Only Gold Variety of George Washington 'Mourning Medal' Among Top Attractions at Heritage’s ANA US Coins Auction

Colonial issues and gold ingots also among highlights in August 15-20 event

by Heritage Auctions | Published on August 1, 2023

DALLAS, TexasWe cannot tell a lie: The finer of just two known examples of a “mourning medal” created after the death of former U.S. President George Washington will become a prize in a new collection when it is sold through Heritage Auctions, an Event Auctioneer Partner in ANA’s World Fair of Money, at the ANA US Coins Signature® AuctionAug. 15-20.

The event will include some of the rarest and most spectacular coins ever offered at Heritage Auctions — the world’s leading auctioneer in numerous categories, including U.S. coins.

“This auction will be chock-full of exceptional gold rarities, as well as colonial issues and one of the most extensive selections of gold ingots ever to reach the auction block,” says Todd Imhof, Executive Vice President at Heritage Auctions. “And those who are part of the surging interest in historic Gold Rush private issues will want to dip their pans in the auction waters for some of the rare Territorial gold issues that will be offered.”

The (1800) Washington Funeral Medal, Skull and Crossbones, Gold, Baker-165, GW-71A, MS63 NGC comes from the Del Mar Collection, a curated assemblage that has contributed nearly 30 lots to the auction. This coin is the finer of just two known examples; this gold variety has appeared in two of the great collections — Garrett and Norweb — of the 20 th century, and while a third example has been rumored, it has not been seen. Numismatist Neil Musante identified the various obverse and reverse dies for Jacob Perkins’ funeral medals; for the Skull and Crossbones design, he recorded the 2-A.2 die pair as GW-71A, the only variety struck in gold.

Other highlights from the Del Mar Collection include, but are not limited to:

An 1854-S Liberty Quarter Eagle, VF30 NGC is one of the rarest of all gold coins ever issued, one of just 246 examples struck from the initial San Francisco Mint. PCGS CoinFacts estimates the surviving poplation at just 11-12 examples in all grades, one of which is housed permanently in the National Numismatic Collection at the Smithsonian Institution. The microscopic population of 1854-S quarter eagles slipped into circulation at the time of issue, and no high-quality examples were saved by contemporary collectors, making it unknown today in Mint State.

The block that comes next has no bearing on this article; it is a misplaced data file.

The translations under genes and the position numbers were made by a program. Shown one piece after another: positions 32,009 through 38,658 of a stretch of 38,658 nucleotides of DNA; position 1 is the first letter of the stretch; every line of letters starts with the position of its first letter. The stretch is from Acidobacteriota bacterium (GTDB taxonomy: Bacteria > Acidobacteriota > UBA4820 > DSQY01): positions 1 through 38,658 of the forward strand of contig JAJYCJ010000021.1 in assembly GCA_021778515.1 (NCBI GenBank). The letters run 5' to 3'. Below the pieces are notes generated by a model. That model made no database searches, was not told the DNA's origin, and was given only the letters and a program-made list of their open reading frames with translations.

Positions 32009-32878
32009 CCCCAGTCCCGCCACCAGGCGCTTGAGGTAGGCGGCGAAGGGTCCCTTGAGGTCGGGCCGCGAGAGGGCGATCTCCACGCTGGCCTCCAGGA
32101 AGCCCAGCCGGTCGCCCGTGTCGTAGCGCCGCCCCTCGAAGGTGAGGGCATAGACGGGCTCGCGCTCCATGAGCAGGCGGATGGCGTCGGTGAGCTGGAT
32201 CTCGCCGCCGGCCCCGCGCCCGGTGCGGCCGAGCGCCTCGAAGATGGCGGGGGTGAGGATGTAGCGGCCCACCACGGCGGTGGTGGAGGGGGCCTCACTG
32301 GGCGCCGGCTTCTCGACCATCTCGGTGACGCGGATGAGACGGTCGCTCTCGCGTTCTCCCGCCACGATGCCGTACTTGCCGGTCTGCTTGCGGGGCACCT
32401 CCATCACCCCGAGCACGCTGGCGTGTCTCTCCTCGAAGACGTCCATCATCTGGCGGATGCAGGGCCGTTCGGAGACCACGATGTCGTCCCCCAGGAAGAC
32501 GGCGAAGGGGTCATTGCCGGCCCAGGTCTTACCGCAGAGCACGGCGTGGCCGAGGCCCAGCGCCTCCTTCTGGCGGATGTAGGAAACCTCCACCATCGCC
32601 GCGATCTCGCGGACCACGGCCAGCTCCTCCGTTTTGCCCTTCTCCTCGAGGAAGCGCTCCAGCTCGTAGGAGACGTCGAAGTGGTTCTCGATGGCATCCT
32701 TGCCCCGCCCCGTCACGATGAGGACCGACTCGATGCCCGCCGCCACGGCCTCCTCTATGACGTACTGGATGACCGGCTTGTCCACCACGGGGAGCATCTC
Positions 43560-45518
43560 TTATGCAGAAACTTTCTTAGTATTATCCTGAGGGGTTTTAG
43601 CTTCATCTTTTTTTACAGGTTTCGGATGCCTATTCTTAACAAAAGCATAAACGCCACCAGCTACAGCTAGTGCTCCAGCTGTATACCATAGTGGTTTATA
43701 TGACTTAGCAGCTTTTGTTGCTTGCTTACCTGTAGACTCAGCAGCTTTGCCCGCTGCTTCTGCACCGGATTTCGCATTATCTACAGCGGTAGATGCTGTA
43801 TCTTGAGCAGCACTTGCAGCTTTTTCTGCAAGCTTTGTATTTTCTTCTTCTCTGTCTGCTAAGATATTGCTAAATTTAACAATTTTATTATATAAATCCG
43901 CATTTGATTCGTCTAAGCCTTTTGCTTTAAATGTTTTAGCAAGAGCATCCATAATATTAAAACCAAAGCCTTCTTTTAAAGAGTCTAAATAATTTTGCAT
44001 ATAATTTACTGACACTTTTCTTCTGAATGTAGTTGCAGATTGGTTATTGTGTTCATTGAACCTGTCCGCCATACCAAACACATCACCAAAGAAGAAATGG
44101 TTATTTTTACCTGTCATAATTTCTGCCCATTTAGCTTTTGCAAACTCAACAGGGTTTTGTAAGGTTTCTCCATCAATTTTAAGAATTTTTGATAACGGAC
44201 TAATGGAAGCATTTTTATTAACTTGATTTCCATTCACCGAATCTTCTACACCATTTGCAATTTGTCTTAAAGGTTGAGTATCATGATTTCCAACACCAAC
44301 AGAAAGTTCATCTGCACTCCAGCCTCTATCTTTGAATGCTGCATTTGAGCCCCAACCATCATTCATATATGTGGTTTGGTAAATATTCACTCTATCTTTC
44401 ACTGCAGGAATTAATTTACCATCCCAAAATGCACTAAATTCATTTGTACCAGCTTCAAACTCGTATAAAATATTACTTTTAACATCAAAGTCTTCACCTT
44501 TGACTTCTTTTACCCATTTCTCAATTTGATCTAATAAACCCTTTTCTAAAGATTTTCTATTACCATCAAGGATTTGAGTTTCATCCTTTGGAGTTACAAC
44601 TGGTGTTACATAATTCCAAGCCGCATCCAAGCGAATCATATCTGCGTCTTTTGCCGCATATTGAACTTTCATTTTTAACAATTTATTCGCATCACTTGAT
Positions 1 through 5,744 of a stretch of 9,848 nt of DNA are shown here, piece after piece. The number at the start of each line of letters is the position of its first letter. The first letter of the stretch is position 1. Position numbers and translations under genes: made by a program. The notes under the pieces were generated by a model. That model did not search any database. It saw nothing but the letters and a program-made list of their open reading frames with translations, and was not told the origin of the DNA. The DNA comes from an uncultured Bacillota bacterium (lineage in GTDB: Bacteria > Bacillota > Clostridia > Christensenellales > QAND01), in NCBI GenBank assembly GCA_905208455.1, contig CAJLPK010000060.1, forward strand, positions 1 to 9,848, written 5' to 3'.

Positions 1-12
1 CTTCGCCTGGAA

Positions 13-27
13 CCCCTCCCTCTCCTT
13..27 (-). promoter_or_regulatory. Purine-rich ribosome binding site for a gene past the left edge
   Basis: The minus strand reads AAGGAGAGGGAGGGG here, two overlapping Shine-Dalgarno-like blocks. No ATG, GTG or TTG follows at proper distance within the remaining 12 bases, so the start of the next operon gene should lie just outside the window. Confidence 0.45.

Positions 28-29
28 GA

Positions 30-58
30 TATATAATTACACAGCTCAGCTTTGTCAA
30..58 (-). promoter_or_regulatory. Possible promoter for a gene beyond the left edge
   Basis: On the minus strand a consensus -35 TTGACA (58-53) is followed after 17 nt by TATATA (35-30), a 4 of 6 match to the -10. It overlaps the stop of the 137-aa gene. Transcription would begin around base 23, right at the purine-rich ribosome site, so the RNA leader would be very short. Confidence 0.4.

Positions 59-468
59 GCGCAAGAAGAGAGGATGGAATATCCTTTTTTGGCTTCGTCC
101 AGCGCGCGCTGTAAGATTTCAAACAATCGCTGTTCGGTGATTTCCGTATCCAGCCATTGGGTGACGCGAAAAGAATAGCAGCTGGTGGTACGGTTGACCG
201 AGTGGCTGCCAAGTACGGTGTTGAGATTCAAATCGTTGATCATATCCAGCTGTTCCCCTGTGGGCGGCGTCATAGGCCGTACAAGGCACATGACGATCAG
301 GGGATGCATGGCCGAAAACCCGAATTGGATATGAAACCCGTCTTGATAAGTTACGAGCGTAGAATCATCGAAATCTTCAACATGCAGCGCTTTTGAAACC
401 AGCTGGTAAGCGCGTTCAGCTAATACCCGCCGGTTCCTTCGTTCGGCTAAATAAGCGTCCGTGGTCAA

A 1790 Standish Barry Threepence, AU58 NGC, from the James E. Blake Collection of United States Colonial Coins & Tokens , is an ultra-rare Colonial, one of 20 to 30 extant — most of which exhibit far more wear than this magnificent example. The Standish Barry threepence is the last in a series of unrelated Maryland silver coinage issues, following the Lord Baltimore (1659) and John Chalmers (1783) pieces.

Other lots from the James E. Blake Collection include, but are not limited to:

The auction includes an impressive selection of shillings — among them a (1652) New England Shilling, XF40 and a 1652 Willow Tree Shilling, XF40 PCGS, each of which comes from the James E. Blake Collection. The 1652 New England Shilling is a recently discovered specimen. The NE coinage, consisting of shillings, sixpence and threepence, was the first group of coins produced in colonial America and hold a special fascination of historically minded collectors. The 1652 Willow Tree Shilling is the finest known Salmon 3-D example, and is the 1914 ANS Exhibition plate coin for the variety, then on loan from Carl Wurtzbach.

From the Duquesne Collection, Part V, comes an 1858 Liberty Half Eagle, PR67 Ultra Cameo that is the finest known specimen of only five examples traced. This beautiful coin has been a highlight of some top U.S. gold collections, including Ed Trompeter’s collection of proof gold and the world-renowned Eliasberg collection.